Wind, Sand and Stars

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First U.S. edition book jacket (publisher: Reynal & Hitchcock)

Wind, Sand and Stars (French title: Terre des hommes) is a memoir by the French aristocrat aviator-writer Antoine de Saint-Exupéry, and a winner of several literary awards. It was first published in France in February 1939, and was then translated by Lewis Galantière and published in English by Reynal and Hitchcock in the United States later the same year.[1]

In his autobiographical work Saint-Exupéry, an early pioneering aviator, evokes a series of events in his life – principally the period when he was working for the airmail carrier Aéropostale. He does so by recounting several episodes from his years flying treacherous mail routes across the African Sahara and the South American Andes. The book's themes deal with friendship, death, heroism, camaraderie and solidarity among colleagues, humanity and the search for meaning in life. The book illustrates the author's view of the world and his opinions of what makes life worth living.

The central incident he wrote of detailed his 1935 plane crash in the Sahara Desert between Benghazi and Cairo, which he barely survived along with his mechanic-navigator, André Prévot. Saint-Exupéry and his navigator were left almost completely without water and food, and as the chances of finding an oasis or help from the air gradually decreased, the two men nearly died of thirst before being saved by a Bedouin on a camel.

Henri Guillaumet of Aéropostale was the friend Saint-Exupéry dedicated the book to. The French and English versions of this book differed significantly; Saint-Exupéry removed sections from the original French version he considered inappropriate for its targeted U.S. audience, and added new material specifically written for them, and Lewis Galantière translated the revised book into English. Although it did not appear in the earliest editions of its English translation, "An Appreciation" was added to later printings, contributed by Anne Morrow Lindbergh and earlier published in The Saturday Review of Literature on 14 October 1939.[1]

The English title was approved by Saint-Exupéry. The French title is capable of multiple translations, as "terre" can mean "land", "world", or "clay", and it can also be a homophone for "taire" ("to silence", or "silencing"). "Hommes" can be translated as "men" or "people".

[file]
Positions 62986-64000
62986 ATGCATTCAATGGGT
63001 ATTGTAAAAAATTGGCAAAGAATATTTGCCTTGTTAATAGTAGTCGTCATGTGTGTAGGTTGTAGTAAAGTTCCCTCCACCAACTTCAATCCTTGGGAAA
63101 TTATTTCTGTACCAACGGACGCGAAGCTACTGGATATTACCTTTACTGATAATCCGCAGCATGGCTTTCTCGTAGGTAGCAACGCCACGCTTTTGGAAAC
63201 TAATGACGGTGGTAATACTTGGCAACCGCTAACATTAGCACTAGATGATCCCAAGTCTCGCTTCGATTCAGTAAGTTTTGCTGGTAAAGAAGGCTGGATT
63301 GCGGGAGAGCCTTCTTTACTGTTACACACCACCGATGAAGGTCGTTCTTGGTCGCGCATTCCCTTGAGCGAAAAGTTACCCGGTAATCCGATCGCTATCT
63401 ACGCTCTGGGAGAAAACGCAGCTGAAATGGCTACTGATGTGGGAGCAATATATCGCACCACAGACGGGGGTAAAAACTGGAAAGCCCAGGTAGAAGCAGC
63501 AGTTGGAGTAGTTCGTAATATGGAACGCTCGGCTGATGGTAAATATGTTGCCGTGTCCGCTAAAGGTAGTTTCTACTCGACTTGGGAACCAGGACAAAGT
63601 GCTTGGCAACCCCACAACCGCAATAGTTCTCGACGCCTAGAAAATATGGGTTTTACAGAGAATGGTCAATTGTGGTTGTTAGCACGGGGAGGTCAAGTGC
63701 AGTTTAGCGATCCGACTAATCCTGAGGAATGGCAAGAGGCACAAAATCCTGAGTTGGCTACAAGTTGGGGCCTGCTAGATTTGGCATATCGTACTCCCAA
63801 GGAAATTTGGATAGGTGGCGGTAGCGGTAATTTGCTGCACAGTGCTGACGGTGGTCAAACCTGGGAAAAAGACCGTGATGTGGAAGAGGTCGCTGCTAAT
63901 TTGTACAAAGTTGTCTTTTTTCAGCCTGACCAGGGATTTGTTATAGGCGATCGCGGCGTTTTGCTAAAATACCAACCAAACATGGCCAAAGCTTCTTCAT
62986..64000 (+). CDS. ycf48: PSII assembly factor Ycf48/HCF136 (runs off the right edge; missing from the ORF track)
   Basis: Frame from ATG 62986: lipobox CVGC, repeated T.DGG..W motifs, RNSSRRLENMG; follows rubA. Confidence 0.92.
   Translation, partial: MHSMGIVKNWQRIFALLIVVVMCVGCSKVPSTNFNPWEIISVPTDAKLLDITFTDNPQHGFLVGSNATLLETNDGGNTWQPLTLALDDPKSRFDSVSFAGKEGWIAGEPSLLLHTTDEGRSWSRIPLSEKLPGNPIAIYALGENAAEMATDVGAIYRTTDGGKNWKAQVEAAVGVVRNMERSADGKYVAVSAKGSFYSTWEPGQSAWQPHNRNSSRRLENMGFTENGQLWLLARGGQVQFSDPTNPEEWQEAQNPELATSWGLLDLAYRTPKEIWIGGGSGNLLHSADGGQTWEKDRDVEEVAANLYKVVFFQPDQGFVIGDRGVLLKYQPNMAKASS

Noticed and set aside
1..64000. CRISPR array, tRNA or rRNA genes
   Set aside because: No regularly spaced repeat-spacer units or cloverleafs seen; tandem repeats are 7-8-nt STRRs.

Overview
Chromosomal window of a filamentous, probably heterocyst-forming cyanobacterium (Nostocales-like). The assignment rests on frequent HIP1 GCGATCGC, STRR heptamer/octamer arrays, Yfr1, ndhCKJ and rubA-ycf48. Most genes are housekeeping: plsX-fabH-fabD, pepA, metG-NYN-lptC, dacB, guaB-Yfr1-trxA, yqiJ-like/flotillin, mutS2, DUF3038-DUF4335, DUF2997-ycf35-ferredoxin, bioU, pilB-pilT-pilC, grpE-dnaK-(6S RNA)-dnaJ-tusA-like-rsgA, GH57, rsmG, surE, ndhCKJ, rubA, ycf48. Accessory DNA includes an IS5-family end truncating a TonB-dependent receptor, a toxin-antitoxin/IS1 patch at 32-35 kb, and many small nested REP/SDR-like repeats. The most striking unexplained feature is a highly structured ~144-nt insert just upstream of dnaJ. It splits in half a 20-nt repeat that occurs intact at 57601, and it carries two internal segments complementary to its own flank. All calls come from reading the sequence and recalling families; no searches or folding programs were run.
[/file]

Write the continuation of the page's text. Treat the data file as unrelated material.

Tributes[edit]

The charity Terre des hommes took its name from this book in 1959. The charitable international federation of humanitarian societies concentrates on children's rights, and is based in Lausanne, Switzerland.

The book's title was subsequently used to create the central theme ("Terre des Hommes–Man and His World") of the most successful world's fair of the 20th century, Expo 67, in Montreal, Canada. In 1963, a group of prominent Canadians met for three days at the Seigneury Club in Montebello, Quebec.[2] The theme, "Terre des Hommes-Man and His World", was based on Saint-Exupéry's book. In an introduction to the Expo 67 Corporation's book, entitled "Terre des Hommes/Man and His World", Gabrielle Roy wrote:[3]

In Terre des Hommes, his haunting book, so filled with dreams and hopes for the future, Antoine de Saint-Exupéry writes of how deeply moved he was when, flying for the first time by night alone over Argentina, he happened to notice a few flickering lights scattered below him across an almost empty plain. They "twinkled here and there, alone like stars."

.... In truth, being made aware of our own solitude can give us insight into the solitude of others. It can even cause us to gravitate towards one another as if to lessen our distress. Without this inevitable solitude, would there be any fusion at all, any tenderness between human beings. Moved as he was by a heightened awareness of the solitude of all creation and by the human need for solidarity, Saint-Exupéry found a phrase to express his anguish and his hope that was as simple as it was rich in meaning; and because that phrase was chosen many years later to be the governing idea of Expo 67, a group of people from all walks of life was invited by the Corporation to reflect upon it and to see how it could be given tangible form.

Awards and recognitions[edit]

References[edit]

Notes
  1. ^ Non-American authors were eligible for the U.S. "national" awards before the war and authors from France and the British Isles won five of twelve awards in the general nonfiction and fiction categories.
Citations
  1. ^ a b c Miller, John R.; Fay, Eliot G. "Antoine de Saint-Exupéry: A Bibliography", The French Review, American Association of Teachers of French, Vol.19, No.5, March 1946, p.300 (subscription). Retrieved 20 September 2011.
  2. ^ Berton, p. 258
  3. ^ Roy, G., pp. 20-22
  4. ^ "1939 Book Awards Given by Critics: Elgin Groseclose's 'Ararat' is Picked as Work Which Failed to Get Due Recognition", The New York Times, 1940-02-14, page 25. ProQuest Historical Newspapers The New York Times (1851-2007).

External links[edit]